Bank of America, the second-largest credit-card lender, said its card services unit’s profit declined 85 percent to $521 million last year from $3.59 billion in 2007. Charge-offs rose to $11.4 billion from $8.2 billion the year earlier as 6.18 percent of accounts failed, from 4.79 percent in 2007.

    American Express, whose net income slipped 34 percent to $2.63 billion in 2008, blamed rising defaults on having a bigger percentage of small business customers who failed to make payments, Chief Financial Officer Dan Henry said last month. The company also has more cardholders in California and Florida, states especially hard hit by the housing bust, he said.

    Private Label

    “We expected to see deterioration in the sector,” Ullrich said. “This is the worst I’ve seen in my career.”

    The so-called private-label card industry, whose cards are typically only used at a single retailer, had defaults of 10.51 percent in January, according to Fitch, 44 percent higher than a year earlier. These cardholders often have poorer credit histories and choose to pay off other cards first.

    Citigroup announced plans last month to sell its private- label credit-card unit as soon as the market permits, and shunted the unit into a new division with other “non-core” businesses including consumer-finance and life insurance. The bank plans to keep its Citigroup-branded credit-card business, which will be folded into regular banking operations.

    Federal Funds

    General Electric Co., the largest private-label card issuer, said in September it will keep the business after failing to find a buyer since putting it up for sale in late 2007. The unit has about $30 billion in assets and operates cards for retailers including Wal-Mart Stores Inc. and J.C. Penney Co.

    American Express and Discover, the last major standalone credit-card lenders, became bank holding companies last year to gain greater access to federal funds and consumer deposits. American Express got $3.39 billion from the U.S. Treasury rescue fund and Capital One received $3.6 billion.

    The market for bonds backed by credit-card payments, once a major source of funding for lenders including American Express, froze in October after investors demanded wider spreads on new debt. Companies issued $76 billion in securities last year, down from $95 billion in 2007, and may sell as little as $10 billion in debt this year, according to Moody’s.

    Rules that limit ways issuers can raise fees to customers may also squeeze lenders. The Federal Reserve and other regulators adopted changes in December that take effect in July 2010, and lawmakers may pass similar legislation that accelerate reforms.

    ‘Own Worst Enemy’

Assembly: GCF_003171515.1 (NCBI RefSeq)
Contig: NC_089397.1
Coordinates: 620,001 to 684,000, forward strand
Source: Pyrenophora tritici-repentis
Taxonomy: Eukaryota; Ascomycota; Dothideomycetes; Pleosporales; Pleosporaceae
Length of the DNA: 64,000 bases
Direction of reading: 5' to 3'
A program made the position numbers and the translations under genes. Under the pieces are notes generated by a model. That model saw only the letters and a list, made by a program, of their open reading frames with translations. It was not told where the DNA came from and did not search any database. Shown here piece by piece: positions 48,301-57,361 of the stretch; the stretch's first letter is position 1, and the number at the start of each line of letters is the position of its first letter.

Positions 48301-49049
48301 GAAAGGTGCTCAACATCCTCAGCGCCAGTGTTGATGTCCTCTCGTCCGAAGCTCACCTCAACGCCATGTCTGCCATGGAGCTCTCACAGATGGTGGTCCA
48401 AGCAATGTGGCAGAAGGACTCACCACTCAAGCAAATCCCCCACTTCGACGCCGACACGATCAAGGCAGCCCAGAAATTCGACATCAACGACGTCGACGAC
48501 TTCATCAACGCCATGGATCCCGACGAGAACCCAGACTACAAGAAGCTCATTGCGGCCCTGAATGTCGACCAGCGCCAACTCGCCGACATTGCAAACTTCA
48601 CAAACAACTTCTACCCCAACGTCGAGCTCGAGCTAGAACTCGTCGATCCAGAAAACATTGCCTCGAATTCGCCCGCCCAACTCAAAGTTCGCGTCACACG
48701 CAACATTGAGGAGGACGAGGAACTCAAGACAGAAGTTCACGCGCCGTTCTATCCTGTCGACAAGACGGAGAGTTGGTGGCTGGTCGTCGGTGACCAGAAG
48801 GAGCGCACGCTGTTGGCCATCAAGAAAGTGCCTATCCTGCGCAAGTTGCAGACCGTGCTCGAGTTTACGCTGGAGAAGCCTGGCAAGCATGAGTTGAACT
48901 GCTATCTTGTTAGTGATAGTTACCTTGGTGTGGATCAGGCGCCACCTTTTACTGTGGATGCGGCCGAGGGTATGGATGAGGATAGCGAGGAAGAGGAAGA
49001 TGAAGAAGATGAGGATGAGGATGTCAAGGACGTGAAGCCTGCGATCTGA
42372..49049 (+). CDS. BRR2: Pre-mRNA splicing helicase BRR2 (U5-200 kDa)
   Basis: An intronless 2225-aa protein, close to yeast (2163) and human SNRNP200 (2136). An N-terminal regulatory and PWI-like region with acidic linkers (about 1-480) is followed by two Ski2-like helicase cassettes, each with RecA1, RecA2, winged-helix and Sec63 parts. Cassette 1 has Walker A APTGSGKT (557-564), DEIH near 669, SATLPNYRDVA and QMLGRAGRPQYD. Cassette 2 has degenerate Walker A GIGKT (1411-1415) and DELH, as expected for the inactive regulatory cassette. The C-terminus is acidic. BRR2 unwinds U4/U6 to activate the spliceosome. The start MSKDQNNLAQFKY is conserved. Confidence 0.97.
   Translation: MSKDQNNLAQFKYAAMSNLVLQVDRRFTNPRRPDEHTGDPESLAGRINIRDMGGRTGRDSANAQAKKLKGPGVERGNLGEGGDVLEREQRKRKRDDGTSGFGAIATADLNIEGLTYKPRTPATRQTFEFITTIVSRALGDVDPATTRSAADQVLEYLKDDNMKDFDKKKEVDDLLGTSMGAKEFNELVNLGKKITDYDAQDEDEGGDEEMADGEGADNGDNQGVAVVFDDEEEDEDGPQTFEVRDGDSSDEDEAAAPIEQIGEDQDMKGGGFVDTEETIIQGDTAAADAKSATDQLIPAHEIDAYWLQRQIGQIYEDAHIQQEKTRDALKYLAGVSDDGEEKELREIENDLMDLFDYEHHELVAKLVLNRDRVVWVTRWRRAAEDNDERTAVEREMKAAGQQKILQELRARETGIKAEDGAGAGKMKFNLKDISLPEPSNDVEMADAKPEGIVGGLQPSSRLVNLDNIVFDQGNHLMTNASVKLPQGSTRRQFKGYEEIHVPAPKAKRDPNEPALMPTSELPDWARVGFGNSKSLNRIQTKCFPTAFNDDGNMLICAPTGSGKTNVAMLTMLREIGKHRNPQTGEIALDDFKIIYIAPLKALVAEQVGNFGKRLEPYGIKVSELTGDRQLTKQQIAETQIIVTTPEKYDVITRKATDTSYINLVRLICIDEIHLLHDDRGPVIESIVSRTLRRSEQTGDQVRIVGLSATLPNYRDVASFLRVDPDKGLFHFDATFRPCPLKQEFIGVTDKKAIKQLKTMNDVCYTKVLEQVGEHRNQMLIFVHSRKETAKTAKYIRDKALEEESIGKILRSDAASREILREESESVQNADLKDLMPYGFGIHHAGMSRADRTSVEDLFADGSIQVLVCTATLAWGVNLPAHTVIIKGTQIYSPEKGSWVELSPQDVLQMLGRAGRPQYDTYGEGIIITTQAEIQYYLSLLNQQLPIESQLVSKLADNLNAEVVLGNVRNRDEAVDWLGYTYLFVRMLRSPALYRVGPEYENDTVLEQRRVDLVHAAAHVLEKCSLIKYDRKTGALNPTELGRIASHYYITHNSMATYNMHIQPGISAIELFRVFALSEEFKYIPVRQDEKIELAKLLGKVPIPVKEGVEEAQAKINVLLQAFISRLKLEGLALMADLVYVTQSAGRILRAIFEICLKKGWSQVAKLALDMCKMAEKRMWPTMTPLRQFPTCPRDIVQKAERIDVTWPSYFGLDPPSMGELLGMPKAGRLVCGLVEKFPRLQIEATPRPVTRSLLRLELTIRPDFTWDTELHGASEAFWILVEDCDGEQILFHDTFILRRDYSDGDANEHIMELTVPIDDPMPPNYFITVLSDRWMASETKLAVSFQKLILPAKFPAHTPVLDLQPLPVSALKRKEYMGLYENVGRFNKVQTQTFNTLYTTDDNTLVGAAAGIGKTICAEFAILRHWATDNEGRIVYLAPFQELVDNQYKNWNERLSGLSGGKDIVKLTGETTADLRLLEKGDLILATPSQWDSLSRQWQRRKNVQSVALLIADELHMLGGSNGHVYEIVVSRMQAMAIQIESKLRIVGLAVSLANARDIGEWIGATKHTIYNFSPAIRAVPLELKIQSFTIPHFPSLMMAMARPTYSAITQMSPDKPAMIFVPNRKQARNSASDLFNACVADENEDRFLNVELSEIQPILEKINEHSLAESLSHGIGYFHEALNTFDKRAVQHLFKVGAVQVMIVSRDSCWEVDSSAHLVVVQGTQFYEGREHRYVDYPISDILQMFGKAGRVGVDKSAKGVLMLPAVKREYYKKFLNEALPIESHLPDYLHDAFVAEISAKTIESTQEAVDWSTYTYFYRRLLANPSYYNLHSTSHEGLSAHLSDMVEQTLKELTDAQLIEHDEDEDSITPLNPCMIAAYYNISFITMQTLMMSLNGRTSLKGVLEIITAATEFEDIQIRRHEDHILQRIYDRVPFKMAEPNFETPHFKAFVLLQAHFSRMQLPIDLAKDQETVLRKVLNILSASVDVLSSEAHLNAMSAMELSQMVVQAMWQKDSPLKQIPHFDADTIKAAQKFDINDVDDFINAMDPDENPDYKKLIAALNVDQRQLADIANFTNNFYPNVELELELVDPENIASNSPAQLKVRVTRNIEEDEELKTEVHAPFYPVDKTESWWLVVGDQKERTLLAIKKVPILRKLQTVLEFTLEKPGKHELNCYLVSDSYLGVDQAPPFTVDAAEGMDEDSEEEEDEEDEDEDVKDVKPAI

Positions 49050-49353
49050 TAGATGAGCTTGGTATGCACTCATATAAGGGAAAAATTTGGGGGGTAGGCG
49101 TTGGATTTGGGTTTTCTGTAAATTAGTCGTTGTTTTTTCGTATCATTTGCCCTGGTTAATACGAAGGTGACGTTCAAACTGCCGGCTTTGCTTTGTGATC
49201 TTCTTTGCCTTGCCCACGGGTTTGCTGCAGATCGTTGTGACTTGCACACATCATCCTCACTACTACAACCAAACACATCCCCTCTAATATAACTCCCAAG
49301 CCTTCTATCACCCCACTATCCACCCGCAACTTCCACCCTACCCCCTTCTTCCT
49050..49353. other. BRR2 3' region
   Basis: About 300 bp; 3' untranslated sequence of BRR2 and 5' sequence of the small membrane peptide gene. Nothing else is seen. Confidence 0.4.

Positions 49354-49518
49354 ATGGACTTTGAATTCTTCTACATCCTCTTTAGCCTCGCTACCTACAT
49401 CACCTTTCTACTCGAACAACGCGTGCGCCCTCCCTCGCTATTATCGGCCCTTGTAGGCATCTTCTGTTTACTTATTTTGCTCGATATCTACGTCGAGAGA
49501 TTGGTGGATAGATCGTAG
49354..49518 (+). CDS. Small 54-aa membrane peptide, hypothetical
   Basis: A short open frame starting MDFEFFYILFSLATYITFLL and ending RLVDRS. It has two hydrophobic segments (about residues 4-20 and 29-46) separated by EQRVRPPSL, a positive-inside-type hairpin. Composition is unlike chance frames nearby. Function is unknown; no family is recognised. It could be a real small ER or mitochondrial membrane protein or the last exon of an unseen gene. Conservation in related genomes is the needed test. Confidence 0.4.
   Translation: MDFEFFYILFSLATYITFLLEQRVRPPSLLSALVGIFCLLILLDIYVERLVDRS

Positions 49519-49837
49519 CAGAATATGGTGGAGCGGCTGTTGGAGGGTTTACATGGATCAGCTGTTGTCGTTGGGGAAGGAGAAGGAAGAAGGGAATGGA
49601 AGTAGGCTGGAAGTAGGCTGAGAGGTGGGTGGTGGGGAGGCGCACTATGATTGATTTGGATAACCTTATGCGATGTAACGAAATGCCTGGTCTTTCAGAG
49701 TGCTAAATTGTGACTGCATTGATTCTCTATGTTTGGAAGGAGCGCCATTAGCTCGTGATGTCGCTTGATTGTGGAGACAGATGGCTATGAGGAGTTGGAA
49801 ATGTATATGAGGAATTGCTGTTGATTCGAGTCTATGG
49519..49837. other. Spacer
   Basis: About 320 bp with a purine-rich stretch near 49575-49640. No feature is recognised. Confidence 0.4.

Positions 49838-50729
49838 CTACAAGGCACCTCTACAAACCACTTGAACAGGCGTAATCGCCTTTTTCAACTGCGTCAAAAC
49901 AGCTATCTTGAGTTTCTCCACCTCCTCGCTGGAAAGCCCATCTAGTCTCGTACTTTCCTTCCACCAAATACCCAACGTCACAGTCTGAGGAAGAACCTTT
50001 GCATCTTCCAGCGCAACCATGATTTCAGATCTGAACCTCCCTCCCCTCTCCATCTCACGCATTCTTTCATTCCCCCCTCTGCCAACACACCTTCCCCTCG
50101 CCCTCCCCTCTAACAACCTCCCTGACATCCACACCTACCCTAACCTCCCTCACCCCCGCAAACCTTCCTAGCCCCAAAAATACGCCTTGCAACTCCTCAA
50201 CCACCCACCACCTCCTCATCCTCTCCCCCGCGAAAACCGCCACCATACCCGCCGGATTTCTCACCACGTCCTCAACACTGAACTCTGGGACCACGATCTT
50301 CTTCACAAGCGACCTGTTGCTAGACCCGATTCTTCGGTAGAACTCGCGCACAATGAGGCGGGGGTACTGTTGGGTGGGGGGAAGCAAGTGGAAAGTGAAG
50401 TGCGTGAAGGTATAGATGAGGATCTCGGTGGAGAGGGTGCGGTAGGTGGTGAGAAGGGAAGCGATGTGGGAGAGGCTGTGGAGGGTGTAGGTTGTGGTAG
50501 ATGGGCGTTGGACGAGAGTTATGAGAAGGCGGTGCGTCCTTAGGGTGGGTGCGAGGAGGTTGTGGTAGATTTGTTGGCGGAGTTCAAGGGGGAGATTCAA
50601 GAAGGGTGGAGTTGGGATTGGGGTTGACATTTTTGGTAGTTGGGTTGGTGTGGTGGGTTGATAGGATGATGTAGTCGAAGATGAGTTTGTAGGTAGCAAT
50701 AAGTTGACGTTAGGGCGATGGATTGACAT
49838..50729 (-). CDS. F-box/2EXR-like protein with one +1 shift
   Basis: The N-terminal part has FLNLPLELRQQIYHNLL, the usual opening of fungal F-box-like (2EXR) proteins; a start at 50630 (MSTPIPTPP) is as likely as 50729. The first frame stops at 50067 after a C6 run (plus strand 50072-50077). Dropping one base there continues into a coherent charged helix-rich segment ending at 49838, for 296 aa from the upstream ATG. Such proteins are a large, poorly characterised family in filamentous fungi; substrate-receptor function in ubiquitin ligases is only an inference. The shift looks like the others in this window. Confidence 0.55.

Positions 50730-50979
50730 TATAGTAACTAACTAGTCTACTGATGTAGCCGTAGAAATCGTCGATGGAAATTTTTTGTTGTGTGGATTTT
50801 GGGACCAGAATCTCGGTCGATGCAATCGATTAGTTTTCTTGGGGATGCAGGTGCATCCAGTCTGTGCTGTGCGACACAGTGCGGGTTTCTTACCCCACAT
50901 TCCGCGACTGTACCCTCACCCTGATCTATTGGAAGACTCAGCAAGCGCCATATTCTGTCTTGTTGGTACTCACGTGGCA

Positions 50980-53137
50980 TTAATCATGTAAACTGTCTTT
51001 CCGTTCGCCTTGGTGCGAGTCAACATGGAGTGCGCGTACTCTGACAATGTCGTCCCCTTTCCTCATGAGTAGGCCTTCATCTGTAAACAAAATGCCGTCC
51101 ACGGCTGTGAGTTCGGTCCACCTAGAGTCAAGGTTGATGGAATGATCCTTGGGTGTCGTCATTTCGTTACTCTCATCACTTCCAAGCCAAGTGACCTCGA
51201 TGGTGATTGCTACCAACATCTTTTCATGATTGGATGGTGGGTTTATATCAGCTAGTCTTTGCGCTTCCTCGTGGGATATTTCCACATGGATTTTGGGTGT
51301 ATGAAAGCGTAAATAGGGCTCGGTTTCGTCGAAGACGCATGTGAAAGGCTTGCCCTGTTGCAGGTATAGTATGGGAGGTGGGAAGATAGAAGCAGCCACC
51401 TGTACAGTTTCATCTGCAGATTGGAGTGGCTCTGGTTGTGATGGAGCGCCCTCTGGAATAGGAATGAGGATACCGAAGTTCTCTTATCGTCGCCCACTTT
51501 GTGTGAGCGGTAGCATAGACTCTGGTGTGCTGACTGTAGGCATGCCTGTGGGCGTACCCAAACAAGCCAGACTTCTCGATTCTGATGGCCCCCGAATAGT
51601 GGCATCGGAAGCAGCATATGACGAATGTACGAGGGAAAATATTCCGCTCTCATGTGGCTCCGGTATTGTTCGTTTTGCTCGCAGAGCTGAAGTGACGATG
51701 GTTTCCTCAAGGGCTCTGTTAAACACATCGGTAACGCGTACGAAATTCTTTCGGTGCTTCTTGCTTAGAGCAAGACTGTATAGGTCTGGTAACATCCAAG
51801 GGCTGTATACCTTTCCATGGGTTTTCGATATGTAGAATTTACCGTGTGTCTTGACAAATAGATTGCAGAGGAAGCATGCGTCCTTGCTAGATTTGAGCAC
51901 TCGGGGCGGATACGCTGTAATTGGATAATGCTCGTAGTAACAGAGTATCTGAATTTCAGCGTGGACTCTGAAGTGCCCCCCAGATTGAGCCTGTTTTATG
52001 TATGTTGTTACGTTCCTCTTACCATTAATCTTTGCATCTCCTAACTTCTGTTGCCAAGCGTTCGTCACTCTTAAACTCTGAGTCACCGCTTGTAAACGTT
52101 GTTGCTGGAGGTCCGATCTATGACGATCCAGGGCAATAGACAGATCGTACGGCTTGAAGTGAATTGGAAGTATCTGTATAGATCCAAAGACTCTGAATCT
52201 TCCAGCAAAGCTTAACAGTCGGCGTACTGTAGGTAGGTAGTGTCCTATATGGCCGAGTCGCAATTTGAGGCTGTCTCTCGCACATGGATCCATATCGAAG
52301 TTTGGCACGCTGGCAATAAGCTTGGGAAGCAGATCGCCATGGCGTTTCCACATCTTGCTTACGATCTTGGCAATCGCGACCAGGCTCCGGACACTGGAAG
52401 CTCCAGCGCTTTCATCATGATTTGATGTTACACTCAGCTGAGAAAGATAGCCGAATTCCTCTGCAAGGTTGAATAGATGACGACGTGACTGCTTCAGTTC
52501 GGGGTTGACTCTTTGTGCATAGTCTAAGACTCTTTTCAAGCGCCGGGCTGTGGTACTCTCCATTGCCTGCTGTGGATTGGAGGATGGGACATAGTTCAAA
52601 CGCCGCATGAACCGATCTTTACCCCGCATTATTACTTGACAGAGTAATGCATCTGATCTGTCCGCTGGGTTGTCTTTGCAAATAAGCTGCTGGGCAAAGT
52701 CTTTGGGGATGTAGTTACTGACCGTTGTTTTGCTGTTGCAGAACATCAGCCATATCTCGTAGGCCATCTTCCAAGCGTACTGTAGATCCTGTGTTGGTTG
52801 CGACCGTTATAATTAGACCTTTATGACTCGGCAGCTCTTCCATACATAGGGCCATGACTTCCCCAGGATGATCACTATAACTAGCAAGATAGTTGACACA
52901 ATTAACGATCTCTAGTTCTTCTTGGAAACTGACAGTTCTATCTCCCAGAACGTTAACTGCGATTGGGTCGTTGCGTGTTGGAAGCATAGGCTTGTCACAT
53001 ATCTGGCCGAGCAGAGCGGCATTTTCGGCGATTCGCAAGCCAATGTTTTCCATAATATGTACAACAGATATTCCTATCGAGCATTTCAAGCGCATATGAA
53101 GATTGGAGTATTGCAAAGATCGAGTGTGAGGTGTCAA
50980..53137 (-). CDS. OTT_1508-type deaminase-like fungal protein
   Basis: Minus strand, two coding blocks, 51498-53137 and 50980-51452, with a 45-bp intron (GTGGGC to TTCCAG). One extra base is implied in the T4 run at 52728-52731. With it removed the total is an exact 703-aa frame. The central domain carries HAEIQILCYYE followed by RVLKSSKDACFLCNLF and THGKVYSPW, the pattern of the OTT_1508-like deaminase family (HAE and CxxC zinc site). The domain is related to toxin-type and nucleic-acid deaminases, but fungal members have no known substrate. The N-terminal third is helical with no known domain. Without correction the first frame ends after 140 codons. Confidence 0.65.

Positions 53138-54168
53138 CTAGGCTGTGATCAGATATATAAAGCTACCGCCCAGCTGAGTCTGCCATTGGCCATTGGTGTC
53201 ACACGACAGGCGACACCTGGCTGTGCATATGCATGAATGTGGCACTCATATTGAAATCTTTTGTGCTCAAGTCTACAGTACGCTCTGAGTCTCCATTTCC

The companies sent out the fewest direct mail credit-card offers to Americans last year since at least 2000, when Mintel Comperemedia began tracking the data, the market research firm said this month. Lenders sent out 5.4 billion of the letters, down about 26 percent from 2007.

    “Issuers have historically been their own worst enemy,” said Robertson. “They find themselves in a situation where they need to do what bankers are supposed to do, which is protect the bottom line and make sure they’re not making irrational loans.”

    For Related News and Information:

    To contact the reporter on this story: Hugh Son in New York at
    Last Updated: February 19, 2009 08:43 EST
  2. Obama?

    Will Obama pay my credit cards too?
  3. Deadbeat nation.
  4. m22au


    The funny / sad thing is, there is an outside chance that this might actually happen

  5. Some little pussy keeps rating my threads one star. That's okay. If they are that weak psychologically, I'm sure they were long, and blew up, and I hope they get catharthis.

    Back on topic - Obama is getting off to a bad start, but he really did inherit a full blown CLUSTER.

    Look for Credit Card Default rates to keep rising, onward and upward!
  6. Frostie


    Are credit card companies required to hold reserves on the loans they give? Do they need this to be a % of actual money loaned or the maximum limit of their customer's credit?
  7. Not to my knowledge, but someone more technically knowledgeable should and could probably weigh in here.

    I don't believe cc companies such as AMEX WERE required to meet the same type of % of loans held on account as cash as bank holding companies are - but then again, AMEX did convert itself into a bank holding company in order to access TARP funds, and Citi is already a commercial bank, and the largest issuer of cc's in the U.S.